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Pie Rhythms

Lesson Summary

  • Play rhythms in a steady beat using body percussion or non-pitched percussion instruments.
  • Create, say, and play rhythms using word syllabication.

Lesson Plan and Procedure

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Lesson Key Facts

  • Grade(s): K, 1, 2
  • Subject(s): English Language Arts, Music
  • Duration of lesson: 15 minutes
  • Author(s): Jennifer Purdy

The Thanksgiving season is an ideal time to use this lesson. Pie can be referenced and explored as a tradition of many people. After the initial lesson, repeat activities or add variations during subsequent 15-minute lessons. This lesson could be done with any words that students can decode and read. This activity could be repeated at various times throughout the year to help reinforce the concepts of decoding and syllabication. For example, use hat and mitten as a winter activity.

Show students the card that reads pie. Invite the students to repeat the word over and over to a steady beat. Do the same for the card that says pumpkin. Help students discover the word pie is one syllable or sound in one beat. The word pumpkin is two syllables or sounds in one beat.

Have a student arrange the pie and pumpkin cards in four rows of four cards. Invite the students to say the words in sequence, one word per beat.

pumpkins and pies

Teacher: Let’s read the words in your sequence together in a steady beat. (For example: “pie, pie, pumpkin, pie.”)

Help students to use non-pitched instruments such as rhythm sticks, drums, or body percussion—such as clapping, patting, or stomping—to play the rhythm of the words as they say them. Each card represents one beat. The rhythm is the combination of one or two sounds / syllables per beat / card.

Teacher: This time we're going to think the words in our minds as we play the rhythm of the words.

Have students take turns arranging the cards, creating and playing new patterns. Maintain a steady tempo that is slow enough to ensure they can follow. Practice and repeat any difficult sections. Determine and instruct students beforehand whether they will say the words as they play or play only.

pie_rhythms_images.jpg

Activity Variations

  • Assign a different non-pitched percussion instrument to each picture. Students play only on their assigned picture.
  • Vary the dynamics and tempo.
  • Invite students to play their 16-beat sequence to an accompaniment such as “Turkey in the Straw.” This song comes from the Utah State Board of Education Songbook, available for teachers to use. There are additional songs for all grade levels free for classroom use.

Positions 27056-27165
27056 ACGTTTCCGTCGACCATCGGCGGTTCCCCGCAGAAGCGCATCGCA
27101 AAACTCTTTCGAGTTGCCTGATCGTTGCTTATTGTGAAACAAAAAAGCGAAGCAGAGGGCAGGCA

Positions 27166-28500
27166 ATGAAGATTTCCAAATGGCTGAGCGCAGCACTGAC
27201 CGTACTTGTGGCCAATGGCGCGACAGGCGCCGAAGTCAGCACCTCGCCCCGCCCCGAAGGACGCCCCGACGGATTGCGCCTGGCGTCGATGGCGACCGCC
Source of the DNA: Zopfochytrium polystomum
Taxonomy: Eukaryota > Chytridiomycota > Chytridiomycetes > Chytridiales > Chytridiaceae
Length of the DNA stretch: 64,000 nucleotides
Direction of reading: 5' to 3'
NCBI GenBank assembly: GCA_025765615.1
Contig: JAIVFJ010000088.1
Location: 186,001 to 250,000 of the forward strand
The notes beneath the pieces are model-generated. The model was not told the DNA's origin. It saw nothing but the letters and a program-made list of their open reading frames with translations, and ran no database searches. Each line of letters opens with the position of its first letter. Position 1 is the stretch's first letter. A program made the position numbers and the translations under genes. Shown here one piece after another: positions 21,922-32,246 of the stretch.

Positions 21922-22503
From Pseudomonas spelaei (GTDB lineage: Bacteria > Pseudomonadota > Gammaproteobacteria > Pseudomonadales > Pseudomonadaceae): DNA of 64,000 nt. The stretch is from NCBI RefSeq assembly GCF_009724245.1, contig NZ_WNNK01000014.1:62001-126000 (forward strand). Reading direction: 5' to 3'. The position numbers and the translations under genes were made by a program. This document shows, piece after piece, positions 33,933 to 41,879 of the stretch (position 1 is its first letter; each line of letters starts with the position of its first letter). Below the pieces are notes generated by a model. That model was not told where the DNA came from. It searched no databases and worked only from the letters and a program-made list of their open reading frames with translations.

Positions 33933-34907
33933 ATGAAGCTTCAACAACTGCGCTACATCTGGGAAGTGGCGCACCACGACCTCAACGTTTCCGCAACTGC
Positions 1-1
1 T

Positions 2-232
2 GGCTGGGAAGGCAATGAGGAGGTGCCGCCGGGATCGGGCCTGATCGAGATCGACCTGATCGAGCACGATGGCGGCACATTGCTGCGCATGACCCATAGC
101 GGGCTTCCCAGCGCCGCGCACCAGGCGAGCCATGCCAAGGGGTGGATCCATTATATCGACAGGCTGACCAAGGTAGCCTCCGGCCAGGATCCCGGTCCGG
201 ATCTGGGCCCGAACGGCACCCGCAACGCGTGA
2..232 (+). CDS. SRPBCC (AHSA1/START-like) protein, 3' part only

• Consider alternating 16 counts of playing the steady beat with playing the 16-count pie sequence.

Standards Summary

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Grade 1 Music

  • Differentiate beat and rhythm.
  • Conceptualize, generate, and organize artistic ideas.
  • Play rhythms based on words and pictures (iconic notation).

Grade 1 English Language Arts

  • Decode words.
  • Read with accuracy and fluency.
  • Apply syllabication of words.

Utah State Board of Education Standards

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Grade 1 Music

  • Standard 1.M.CR: Conceptualize, generate, and organize artistic ideas and work. They will complete and refine musical works.
  • Standard 1.M.CR.3: Organize personal musical ideas using iconic notation or recordings.
  • Standard 1.M.P.2: Explore the effects of various timbres, dynamic levels, and tempos using voice, movement, and simple instruments.
  • Standard 1.M.P.3.e: Perform beat versus rhythm.
  • Standard 1.M.P.3.f: Respond with body percussion, voice, or simple instruments to visual representation of rhythm patterns.
  • Standard 1.M.CO.1: Describe how music relates to personal experience, use life experience and additional content knowledge to inspire and respond to music, and deepen understanding of another content area through music.

Grade 1 English Language Arts

  • Standard RF.1.2: Demonstrate understanding of spoken words, syllables, and sounds (phonemes).
  • Standard RF.1.4: Read with sufficient accuracy and fluency.

Equipment and Materials Needed

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Additional Resources

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Reference List

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Image 1: James Huston.

Image 2: Jennifer Purdy.

Image 3: James Huston.

www.education.byu.edu/arts/lessons